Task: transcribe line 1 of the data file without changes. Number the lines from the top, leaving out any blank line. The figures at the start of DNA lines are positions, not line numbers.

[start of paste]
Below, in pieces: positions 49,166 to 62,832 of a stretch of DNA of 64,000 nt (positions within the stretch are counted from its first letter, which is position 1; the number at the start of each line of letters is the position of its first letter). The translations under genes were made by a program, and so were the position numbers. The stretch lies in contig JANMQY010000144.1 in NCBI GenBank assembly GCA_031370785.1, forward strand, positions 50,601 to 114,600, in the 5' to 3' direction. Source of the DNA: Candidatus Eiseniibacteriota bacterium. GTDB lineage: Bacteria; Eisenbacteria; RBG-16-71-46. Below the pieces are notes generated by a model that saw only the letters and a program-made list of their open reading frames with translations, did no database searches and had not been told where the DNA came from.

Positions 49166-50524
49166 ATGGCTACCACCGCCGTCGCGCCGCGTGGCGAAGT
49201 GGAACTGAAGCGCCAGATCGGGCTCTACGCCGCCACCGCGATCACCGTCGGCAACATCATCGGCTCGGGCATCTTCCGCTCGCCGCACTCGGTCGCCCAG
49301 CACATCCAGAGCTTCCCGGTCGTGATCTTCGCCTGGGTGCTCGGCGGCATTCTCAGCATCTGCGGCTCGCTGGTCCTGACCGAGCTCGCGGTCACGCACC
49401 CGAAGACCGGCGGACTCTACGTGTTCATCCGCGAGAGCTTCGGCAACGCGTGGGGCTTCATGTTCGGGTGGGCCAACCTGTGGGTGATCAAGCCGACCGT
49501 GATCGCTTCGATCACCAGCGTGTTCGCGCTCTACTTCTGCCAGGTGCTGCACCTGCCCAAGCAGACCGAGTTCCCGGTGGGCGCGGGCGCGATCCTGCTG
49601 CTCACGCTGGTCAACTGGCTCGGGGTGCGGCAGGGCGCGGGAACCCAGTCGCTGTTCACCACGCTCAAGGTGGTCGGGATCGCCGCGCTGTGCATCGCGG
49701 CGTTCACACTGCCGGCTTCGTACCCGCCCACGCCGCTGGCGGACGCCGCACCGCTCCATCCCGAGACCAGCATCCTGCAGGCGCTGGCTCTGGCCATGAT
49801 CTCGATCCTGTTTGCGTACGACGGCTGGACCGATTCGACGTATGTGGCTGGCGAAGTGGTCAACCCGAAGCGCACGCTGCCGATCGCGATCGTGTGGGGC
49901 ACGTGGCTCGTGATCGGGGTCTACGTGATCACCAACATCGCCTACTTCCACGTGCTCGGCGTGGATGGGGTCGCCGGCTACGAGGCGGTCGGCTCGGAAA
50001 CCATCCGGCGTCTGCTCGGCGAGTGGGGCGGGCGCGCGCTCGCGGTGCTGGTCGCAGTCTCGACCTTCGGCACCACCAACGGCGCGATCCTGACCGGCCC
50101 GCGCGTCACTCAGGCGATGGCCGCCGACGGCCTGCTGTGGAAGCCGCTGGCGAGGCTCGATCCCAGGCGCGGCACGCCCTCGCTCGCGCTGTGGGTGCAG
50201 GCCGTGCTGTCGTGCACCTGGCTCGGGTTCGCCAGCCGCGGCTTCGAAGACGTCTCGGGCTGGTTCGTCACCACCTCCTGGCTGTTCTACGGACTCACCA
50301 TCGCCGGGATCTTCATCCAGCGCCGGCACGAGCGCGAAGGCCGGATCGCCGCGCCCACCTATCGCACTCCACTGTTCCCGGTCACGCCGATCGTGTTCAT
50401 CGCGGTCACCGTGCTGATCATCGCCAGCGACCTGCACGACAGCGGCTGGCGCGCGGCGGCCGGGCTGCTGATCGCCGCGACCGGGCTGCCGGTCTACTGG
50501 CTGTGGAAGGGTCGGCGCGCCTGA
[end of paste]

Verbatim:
Below, in pieces: positions 49,166 to 62,832 of a stretch of DNA of 64,000 nt (positions within the stretch are counted from its first letter, which is position 1; the number at the start of each line of letters is the position of its first letter). The translations under genes were made by a program, and so were the position numbers. The stretch lies in contig JANMQY010000144.1 in NCBI GenBank assembly GCA_031370785.1, forward strand, positions 50,601 to 114,600, in the 5' to 3' direction. Source of the DNA: Candidatus Eiseniibacteriota bacterium. GTDB lineage: Bacteria; Eisenbacteria; RBG-16-71-46. Below the pieces are notes generated by a model that saw only the letters and a program-made list of their open reading frames with translations, did no database searches and had not been told where the DNA came from.